As any good thriller-writer would plot it, François II then popped his clogs (septic ear over Christmas 1560) and Mary was a widow. She rattled around for a few months while every Catholic monarch in Europe weighed up his chances, until her uncles suggested a trip home. When she arrived back, a convinced Catholic monarch, she found the Scottish Kirk had become formalised, that laymen, Elders, had responsibility for their congregations, and that the Kirk had a General Assembly. The Kirk had laid down a Book of Discipline which not only detailed religious matters, but social ones: poor relief, and free education. Only the nobles, recognising they would be paying for all this, held up profound social progress.

Thus was established the pattern of Scottish life that persisted until Charles I determined to change things.

Part ye seconde

The various doings that saw off (the photogenic, but otherwise useless) Mary, Queen of Scots, made little impact, except to cement the protestant lords into their dominance. The caveat here, of course, is that the Kirk was established only in the Lowlands: the writs of both monarch and General Assembly barely touched the Highlands and Islands; the north-east was episcopalian. Then there was the small matter of money.

Sequestered church property had, as so commonly happens, fallen into the hands of the nobles. There was an agreement, “the Thirds”, by which the nobles provided for the church and the monarchy: neither of these two recipients found their share sufficed. Stewarts were high-maintenance. The ministers of the Kirk were constantly increasing in number (not surprisingly: the Lowlands were over-populated, to which we shall return shortly).

Once Mary despatched herself to serial captivities in England, Scotland settled into business as usual: two decades of bloodshed and assassination.

The minority of James VI was managed by a succession of four regents (Moray, Lennox, Mar and Morton): two murdered and one beheaded. Meanwhile, Andrew Melville was creating a powerhouse at Glasgow University. Melville was one of the divines who authored The Second Book of Discipline (1578).

Here we have the handbook of a Calvinist Scotland. Melville spelled it out to James:

There is twa kings and twa kingdoms in Scotland, there is Christ Jesus and His kingdom the Kirk whose subject King James the sixth is, and of whose kingdom not a king, nor a heid, nor a laird, but a member.

Not what any self-destructive Stewart meekly accepts, particularly one who is seen to be flirting (indeed: this is James Stuart) with Rome in the form of Frenchified cousin Esmé Stuart, soon elevated to Duke of Lennox. The protestant lords arranged the kidnap of the king (the Raid of Ruthven) to force Lennox’ removal; but growing suspicion of James obliged him into his Negative Confession, denouncing popery, which later became the first element of the National Covenant.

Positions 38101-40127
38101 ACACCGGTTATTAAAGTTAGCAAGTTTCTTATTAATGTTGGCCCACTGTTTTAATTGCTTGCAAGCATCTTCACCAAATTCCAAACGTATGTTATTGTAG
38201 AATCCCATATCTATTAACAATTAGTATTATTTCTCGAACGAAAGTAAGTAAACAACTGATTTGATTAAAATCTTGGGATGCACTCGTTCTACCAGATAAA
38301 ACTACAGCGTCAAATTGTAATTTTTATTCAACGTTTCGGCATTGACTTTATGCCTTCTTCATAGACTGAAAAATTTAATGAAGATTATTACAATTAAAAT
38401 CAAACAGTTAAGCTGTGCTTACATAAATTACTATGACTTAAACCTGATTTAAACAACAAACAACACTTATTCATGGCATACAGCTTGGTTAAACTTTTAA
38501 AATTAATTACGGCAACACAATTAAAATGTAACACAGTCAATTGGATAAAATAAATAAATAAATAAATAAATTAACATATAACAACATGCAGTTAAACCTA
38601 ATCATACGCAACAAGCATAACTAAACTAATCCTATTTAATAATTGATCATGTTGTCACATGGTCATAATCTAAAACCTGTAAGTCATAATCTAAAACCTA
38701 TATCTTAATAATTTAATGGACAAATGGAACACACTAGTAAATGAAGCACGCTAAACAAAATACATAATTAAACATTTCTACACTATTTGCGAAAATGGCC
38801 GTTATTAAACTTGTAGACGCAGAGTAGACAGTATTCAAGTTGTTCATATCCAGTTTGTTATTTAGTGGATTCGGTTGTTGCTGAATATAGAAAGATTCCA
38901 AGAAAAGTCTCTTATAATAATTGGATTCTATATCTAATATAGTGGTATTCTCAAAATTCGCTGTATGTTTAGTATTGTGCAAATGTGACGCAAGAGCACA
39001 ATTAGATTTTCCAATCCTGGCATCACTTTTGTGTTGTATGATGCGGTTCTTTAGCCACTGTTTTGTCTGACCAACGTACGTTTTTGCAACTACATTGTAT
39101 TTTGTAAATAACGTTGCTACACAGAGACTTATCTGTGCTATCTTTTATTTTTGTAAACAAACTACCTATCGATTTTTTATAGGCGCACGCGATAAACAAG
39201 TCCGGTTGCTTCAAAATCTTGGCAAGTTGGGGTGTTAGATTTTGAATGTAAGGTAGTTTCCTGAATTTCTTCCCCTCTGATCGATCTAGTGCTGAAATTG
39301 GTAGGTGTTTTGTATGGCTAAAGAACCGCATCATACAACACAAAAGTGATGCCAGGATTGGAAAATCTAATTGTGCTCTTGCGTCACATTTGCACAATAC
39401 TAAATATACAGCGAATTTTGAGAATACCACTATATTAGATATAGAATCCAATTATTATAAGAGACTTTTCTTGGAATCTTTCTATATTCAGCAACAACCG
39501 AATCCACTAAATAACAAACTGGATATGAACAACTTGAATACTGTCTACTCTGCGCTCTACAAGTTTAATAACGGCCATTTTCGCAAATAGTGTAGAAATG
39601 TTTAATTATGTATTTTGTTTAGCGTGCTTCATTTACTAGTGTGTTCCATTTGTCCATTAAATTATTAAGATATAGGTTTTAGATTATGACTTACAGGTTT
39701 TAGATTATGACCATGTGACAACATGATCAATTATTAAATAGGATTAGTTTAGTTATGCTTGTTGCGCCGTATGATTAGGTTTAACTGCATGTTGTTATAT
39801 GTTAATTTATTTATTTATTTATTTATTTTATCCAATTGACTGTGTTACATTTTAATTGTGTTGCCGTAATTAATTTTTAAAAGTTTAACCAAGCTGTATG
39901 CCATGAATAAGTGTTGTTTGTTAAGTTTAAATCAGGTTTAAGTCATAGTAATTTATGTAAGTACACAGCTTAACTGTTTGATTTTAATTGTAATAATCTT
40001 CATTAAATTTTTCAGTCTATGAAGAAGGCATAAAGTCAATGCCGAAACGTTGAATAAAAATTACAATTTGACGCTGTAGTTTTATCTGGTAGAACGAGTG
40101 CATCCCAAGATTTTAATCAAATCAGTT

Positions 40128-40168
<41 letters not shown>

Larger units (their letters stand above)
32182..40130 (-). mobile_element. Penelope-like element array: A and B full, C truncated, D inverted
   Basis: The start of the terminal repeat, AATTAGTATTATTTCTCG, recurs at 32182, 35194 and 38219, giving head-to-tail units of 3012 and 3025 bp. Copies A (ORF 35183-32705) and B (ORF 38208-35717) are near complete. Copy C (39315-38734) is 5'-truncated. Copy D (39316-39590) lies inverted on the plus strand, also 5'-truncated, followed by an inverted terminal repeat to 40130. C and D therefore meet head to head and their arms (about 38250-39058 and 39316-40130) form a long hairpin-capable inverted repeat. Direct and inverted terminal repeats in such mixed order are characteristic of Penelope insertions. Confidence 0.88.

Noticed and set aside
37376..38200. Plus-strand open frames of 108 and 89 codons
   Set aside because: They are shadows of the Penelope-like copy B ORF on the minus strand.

James came back with:

  • First with his Trew Law of the Free Monarchies, which boils down to that “divine right” James learned from reading Bodinus (Jean Bodin, 1530-96) and which was drummed into us at middle school.
  • Then in May 1584 James formulated his “Black Acts” to affirm royal supremacy and send Melville and his fellow Calvinist divines into exile.
  • Much later (1598) came Basilikon Doron, his treatise on kingship addressed to his son-and-heir:
... learn to know and love that God, whom to ye have a double obligation; first, for that he made you a man; and next, for that He made you a little God to sit on his throne, and rule over other men.

Spot the coming crisis.

James’s other problem was money. After 1586 he had an agreement with Elizabeth to keep the peace on the border, in return for a stipend of £4,000 a year (this James saw also as a down-payment on his eventual accession to the English throne). Then the marriage (October 1589) to Anne of Denmark brought in a substantial dowry. If these connections, and the appointment from the “new men” of officials such as Sir John Maitland, eased his problems with his protestant gentry, they also provoked a rising by the Catholic lords. [Though there are also indications that James was in on the plot, as a roundabout way of pressing his claims on Elizabeth of England.]

To side-track from the religious issue, it’s worth noting another ramification. The rebellious Western Isles had to be brought under proper control. In 1597 it was enacted that a plantation and townships should be established for the “civility and policy” of the Western Isles. What was attempted, with small success in Lewis and Kintyre, became the pattern for Ulster, and then for Nova Scotia. Apart from subduing the parts royal power and protestantism had not previously reached, the plantations drained off the surplus population of the Lowlands, many of whom were unwelcome immigrants into England or entering mercenary service in Europe.

James’s opportunity to subdue the presbytery came once he was established in England. He invited to London Melville (who on arrival was promptly locked up in the Tower and denied any return to Scotland) and other divines (who were roundly abused). James set about increasing the number of Scottish bishops. Then, in 1617, the English parliament financed a royal trip to Scotland. Oh, dear!